Conroy: There’s some common threads. I think the ones that I really like to latch onto are the ones who are like oh, we only need to license it to the actual users. Well, no. Let’s not look at licensing 10 people in a company. Let’s look at licensing all thousand people in the company because once you kind of get that beachhead into the company, you can push other things into that person’s hands. So, maybe your products are very unique solutions. So, maybe only the content creators need it, for example. But what about all the other people that could just consume that information with maybe a graph or a chart or KPIs or something around that that makes sense in that marketplace. I don’t know what that is but those are the conversations that I like to have. How can we extend your model? How can we expand your model? And make it so it’s not a huge cost driver for their business day to day? And I think you’re looking at—I say, and it’s not fair—I say pennies per user per month. That’s what we want. We want pennies per user per month. I think that’s a big conversation for some companies. I think even like with BindTuning, she had to—Beatrice, you know, very strong-minded business woman in Portugal which, this gets back to my—I kind of have fun with this one—I like to say it’s a unicorn. It’s this great technology and it’s in Portugal. You know, just about a socialist country. And we’re driving some really cool innovation there with a SaaS product. So, it’s like what doesn’t belong here. But we spent a lot of time. We spent a lot of time talking models. We spent a lot of time talking about are we moving the needle? Do we see the growth? Does it make sense? Are people buying it? And then also, too, you have to look at what the customer base is saying, too. We still get the customers and they’re usually on the enterprise side saying I want to buy the product outright. Can’t you just put support on the backend of that? So, you still have a lot of the big guys that want to do it that way but the SMBs and the mid-market customers, they’re all for it. They’re looking for a price per user and they’re looking for a low price per user. You get some velocity in your sales channel and that makes your business easier. You’re easier to transact with and that’s the other thing, too. Look at your transaction costs. What does it take you to close a deal? Time, money, these expensive people. Sales people are expensive. Websites are expensive. Technology, all the marketing stuff you have to do. Staying compliant with Microsoft. All of that is expensive. How can you spread those over a bigger, broader market? So, that’s a big piece of it.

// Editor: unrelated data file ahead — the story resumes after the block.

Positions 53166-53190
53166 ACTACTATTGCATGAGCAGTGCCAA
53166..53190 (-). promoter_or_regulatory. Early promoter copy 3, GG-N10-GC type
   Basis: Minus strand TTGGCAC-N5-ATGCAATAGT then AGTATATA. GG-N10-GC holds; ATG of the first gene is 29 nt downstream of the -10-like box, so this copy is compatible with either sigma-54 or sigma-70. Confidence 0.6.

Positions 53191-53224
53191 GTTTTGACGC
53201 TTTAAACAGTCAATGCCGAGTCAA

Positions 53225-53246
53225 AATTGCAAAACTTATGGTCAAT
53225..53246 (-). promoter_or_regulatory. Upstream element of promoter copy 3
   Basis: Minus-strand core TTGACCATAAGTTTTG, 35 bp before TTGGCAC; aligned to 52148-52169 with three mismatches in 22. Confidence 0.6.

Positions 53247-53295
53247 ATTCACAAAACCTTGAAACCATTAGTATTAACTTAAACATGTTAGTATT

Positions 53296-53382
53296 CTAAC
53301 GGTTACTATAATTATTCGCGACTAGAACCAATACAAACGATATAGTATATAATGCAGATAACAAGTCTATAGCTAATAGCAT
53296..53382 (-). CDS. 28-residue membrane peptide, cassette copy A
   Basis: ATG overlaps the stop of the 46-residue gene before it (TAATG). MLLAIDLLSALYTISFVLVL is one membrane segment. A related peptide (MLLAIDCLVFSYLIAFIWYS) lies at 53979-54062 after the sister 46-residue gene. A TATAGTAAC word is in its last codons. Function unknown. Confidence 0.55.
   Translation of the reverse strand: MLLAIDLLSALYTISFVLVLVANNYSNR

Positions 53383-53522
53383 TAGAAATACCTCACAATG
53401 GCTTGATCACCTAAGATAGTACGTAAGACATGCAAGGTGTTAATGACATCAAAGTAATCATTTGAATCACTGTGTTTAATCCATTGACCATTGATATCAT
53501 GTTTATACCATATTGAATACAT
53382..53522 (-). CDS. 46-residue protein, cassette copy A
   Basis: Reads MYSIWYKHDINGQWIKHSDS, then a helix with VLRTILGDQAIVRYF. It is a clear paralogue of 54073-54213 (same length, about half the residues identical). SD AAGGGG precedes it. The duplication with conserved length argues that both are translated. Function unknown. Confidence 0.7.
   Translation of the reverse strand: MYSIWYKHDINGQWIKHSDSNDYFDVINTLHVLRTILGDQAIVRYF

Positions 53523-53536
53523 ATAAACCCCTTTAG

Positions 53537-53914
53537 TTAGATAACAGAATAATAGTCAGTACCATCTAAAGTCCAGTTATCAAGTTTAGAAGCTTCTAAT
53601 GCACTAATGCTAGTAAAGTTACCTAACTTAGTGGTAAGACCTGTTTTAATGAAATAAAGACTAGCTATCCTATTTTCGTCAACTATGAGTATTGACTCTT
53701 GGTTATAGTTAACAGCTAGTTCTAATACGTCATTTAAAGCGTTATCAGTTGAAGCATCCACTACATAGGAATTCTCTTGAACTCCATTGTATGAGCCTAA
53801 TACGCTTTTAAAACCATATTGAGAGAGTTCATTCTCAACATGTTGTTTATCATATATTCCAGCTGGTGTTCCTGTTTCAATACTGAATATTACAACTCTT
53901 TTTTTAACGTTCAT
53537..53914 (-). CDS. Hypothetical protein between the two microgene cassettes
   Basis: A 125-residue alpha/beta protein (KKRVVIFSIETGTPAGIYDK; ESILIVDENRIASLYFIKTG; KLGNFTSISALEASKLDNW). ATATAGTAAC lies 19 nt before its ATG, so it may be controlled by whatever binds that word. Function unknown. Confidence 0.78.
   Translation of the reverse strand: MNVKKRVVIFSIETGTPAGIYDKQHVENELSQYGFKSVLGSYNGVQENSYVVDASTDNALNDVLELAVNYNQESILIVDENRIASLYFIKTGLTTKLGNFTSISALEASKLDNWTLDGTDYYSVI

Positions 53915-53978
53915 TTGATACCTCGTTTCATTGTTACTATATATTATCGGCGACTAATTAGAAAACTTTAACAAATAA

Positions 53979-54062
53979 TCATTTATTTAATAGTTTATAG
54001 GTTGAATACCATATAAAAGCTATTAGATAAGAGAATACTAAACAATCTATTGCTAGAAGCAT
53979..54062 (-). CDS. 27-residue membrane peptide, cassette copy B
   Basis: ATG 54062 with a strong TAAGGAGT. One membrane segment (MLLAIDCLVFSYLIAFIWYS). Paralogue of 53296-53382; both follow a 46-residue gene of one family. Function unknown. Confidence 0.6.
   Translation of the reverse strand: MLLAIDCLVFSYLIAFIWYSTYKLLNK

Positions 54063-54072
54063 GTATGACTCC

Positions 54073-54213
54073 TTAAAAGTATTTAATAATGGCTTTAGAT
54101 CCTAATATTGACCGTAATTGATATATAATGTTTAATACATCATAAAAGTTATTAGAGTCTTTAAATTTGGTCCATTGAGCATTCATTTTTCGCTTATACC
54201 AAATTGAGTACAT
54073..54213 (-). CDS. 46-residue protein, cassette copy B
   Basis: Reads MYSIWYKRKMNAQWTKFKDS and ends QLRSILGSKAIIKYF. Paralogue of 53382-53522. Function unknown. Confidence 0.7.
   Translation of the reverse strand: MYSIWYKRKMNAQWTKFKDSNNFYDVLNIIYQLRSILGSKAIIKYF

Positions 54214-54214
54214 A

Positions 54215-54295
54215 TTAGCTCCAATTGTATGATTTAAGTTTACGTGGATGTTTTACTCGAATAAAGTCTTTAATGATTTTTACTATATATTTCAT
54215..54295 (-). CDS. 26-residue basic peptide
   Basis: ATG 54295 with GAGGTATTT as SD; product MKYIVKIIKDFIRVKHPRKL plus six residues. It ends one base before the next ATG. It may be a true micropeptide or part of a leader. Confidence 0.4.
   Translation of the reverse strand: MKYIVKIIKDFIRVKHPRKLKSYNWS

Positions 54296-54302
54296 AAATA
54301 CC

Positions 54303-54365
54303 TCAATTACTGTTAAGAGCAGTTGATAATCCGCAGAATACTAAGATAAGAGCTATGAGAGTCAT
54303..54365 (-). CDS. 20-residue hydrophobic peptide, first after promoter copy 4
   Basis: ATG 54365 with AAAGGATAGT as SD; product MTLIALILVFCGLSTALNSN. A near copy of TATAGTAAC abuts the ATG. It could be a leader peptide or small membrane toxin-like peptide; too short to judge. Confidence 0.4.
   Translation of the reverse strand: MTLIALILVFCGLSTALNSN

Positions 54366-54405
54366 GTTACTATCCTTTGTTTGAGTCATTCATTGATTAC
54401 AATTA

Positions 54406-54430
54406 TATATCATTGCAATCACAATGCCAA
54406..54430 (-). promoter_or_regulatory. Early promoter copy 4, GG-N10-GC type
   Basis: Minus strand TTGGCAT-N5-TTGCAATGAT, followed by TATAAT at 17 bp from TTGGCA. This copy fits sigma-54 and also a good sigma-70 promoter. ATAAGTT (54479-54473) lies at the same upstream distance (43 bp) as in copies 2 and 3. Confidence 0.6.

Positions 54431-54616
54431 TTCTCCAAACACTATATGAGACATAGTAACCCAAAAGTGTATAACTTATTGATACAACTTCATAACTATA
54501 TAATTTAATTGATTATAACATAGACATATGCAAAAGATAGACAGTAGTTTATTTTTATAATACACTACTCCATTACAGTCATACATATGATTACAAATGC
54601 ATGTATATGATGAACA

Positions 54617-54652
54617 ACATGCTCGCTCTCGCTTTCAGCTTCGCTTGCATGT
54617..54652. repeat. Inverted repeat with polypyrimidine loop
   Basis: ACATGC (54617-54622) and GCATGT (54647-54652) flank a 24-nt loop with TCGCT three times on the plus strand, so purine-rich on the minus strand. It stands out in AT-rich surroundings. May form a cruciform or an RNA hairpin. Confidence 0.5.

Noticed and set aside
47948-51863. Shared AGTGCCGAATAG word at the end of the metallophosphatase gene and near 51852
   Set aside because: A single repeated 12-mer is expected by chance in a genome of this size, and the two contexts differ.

Braunstein: So, you need a lot of seats.

Conroy: You need a lot of seats, yeah.

Braunstein: You need a lot of seats. Some of that, though, you’re talking about, too, is just the customer. Figuring out what is that story and what you’re saying is they’re wanting a low price per user, right? And you find that to be the case with the partners you work with and the customers, that’s a pretty common?

Conroy: Yeah, and speed, too. Like when somebody’s reaching out to engage you, Mr. Partner, Ms. Partner, whatever you want to look at this, they have a need. Fill that need quickly. Make it easy. Don’t make it hard. I mean, back in the day, Blue Rooster, we used to literally get on airplanes and go see these people and pitch them these big projects and sell these things. I look back at it now and I go gosh, it was so hard to do business with us. You see that today. You even see that—you know, these big enterprises. Hey, you want to come make a presentation to us? How about I just do a live meeting? I can do this in 30 minutes over a web connection and I’ll show you the value. If you don’t get it in 30 minutes, we’re probably not the right fit for you. We spend a lot of time on that.